Brexit and reactionary unionism only offer tomorrows based on myths of the past; we must offer one based on the real possibilities of the future.
Devolved governance in Belfast has been hamstrung by DUP arrogance and irresponsibility.
From “cash for ash” to the veto of marriage equality to recklessly backing Brexit, the DUP has refused to govern in the interests of all.
Indeed, grandstanding and squabbling are too often the default for all the major parties.
Many are fed up with the North’s chronic economic and social problems – poverty, unemployment, emigration, segregation – not receiving the attention they deserve. The sectarian politics of the past is a dead end.
Truth and justice
Moving on from history, however, does not mean ignoring it. Many unionists and nationalists have recently shown courage in the search for reconciliation, and all of Irish society must be more active in encouraging and facilitating truth and justice from all sides, a role that the British government – with its tabloid-pandering obsession on avoiding prosecutions of British soldiers – seems unwilling to play.
Any future unity should never be seen as a 'defeat' for the unionist community
The Republic has “legacy issues” of its own too, of course, especially the lingering effects of the excessive church influence that blighted the first half-century and more of independence.
A possible united Ireland requires a non-sectarian modern republic based on equal rights for all citizens, of all faiths and none.
Perhaps most importantly, we need honest and open debate about the logistics and costs that possible unification would involve.
Winning support for a united Ireland – north and south of the Border – will require showing how it will be paid for.
The time for thinking about how Northern Ireland fits into long-overdue debates on regional development, housing and healthcare is now.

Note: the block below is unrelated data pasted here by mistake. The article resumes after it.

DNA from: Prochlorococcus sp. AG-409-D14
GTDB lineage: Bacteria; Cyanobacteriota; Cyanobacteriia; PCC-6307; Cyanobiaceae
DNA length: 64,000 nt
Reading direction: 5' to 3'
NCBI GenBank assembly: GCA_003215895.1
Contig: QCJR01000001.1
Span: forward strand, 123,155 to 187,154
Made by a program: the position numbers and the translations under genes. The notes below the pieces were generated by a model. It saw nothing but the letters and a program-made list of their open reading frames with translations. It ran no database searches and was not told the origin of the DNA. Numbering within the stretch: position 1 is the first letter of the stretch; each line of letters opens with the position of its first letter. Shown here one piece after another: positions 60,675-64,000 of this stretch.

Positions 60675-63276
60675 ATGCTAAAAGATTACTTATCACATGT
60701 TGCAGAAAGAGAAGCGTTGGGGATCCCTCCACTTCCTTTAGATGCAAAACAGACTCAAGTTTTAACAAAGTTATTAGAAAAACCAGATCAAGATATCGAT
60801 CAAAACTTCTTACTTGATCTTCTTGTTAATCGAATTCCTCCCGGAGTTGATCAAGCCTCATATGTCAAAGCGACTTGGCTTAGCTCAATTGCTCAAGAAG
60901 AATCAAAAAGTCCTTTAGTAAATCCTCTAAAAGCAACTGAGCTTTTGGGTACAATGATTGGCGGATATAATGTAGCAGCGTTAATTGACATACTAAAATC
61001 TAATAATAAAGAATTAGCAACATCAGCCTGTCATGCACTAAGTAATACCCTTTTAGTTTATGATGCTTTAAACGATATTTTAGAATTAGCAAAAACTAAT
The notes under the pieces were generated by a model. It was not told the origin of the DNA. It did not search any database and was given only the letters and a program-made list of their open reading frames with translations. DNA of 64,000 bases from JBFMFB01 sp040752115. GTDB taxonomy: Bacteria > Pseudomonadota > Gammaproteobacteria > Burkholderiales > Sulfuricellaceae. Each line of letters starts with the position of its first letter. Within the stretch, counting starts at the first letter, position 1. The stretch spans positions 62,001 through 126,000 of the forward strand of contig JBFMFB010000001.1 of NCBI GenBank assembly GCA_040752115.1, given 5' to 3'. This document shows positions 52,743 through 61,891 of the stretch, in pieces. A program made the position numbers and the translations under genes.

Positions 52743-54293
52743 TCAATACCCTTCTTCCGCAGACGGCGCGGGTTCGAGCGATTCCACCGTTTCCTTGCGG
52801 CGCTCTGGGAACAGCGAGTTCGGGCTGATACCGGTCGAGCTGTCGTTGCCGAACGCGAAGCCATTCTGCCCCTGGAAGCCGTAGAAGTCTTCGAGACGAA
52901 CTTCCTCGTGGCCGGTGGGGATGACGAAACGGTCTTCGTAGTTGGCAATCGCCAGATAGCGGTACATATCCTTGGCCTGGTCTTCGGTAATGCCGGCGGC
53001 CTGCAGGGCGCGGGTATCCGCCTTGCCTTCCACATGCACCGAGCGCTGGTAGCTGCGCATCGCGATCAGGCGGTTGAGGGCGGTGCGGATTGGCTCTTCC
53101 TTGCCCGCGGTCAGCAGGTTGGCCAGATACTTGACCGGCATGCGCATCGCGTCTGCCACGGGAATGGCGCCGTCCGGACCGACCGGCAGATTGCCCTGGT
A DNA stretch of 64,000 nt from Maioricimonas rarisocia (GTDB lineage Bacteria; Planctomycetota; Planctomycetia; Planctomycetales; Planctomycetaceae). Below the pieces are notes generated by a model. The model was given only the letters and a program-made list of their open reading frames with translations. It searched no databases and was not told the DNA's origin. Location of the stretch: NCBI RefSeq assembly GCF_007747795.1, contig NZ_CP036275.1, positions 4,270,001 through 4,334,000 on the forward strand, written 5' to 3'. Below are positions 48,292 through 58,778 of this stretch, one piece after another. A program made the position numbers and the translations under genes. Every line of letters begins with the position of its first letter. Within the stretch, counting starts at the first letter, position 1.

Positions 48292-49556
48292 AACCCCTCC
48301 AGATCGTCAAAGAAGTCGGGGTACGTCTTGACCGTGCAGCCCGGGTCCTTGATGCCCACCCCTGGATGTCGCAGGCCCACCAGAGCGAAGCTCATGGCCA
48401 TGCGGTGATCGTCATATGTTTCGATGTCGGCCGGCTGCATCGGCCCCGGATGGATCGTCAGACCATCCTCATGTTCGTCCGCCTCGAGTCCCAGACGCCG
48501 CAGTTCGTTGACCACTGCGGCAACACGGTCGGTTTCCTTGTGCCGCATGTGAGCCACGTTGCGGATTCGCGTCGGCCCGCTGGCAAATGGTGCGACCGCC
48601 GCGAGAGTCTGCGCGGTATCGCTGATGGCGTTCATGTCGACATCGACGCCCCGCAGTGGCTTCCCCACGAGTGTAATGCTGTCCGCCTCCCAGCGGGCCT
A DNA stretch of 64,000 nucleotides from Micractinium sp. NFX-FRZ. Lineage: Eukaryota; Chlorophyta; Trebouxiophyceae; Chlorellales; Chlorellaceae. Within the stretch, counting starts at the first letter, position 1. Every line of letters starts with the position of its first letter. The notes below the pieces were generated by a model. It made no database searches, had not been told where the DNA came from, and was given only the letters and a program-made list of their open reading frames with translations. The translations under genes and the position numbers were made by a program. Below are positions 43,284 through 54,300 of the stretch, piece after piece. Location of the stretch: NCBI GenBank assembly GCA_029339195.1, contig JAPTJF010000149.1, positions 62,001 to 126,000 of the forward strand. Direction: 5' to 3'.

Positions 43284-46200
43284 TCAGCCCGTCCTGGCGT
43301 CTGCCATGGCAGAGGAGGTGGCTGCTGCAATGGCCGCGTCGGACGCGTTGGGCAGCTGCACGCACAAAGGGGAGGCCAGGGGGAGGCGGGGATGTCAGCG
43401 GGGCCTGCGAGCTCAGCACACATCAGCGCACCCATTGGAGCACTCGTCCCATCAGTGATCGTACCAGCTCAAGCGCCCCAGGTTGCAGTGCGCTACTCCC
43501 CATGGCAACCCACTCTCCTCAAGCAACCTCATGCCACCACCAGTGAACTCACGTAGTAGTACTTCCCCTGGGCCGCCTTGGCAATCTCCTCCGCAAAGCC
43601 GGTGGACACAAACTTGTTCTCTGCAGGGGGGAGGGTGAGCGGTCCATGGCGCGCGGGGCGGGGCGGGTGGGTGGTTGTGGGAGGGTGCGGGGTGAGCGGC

This is a project of decades, not years, but we must not follow the Brexiteers’ failure to plan.
Shying away from discussing unification has often left the issue to Sinn Féin.
But the future of the island is a project for all of Irish society, not a route to power for a political party whose Northern electoral strategy too often remains banging the tribal drum in grim symbiosis with the DUP.
Any future unity should never be seen as a “defeat” for the unionist community, or imply that their unionism was “wrong”.
Instead, it should be an entirely new chapter, built together as the agreed best option for the future.
We must listen, reflect and be creative, not simply follow the models of the past: history cannot be granted the last word.
We should no longer stand idly by as Northern Ireland is offered only futures of isolation and separation.
In a globalised world, our little island is too small to accept divisions, and our Irishness should be open enough to encompass all its traditions and hues.
As the centenary of partition approaches, it is time to extend the hand of friendship and ask our neighbours to imagine the new Ireland we could build together.
Dr Christopher Kissane is a historian at the London School of Economics and Political Science, and a BBC/AHRC New Generation Thinker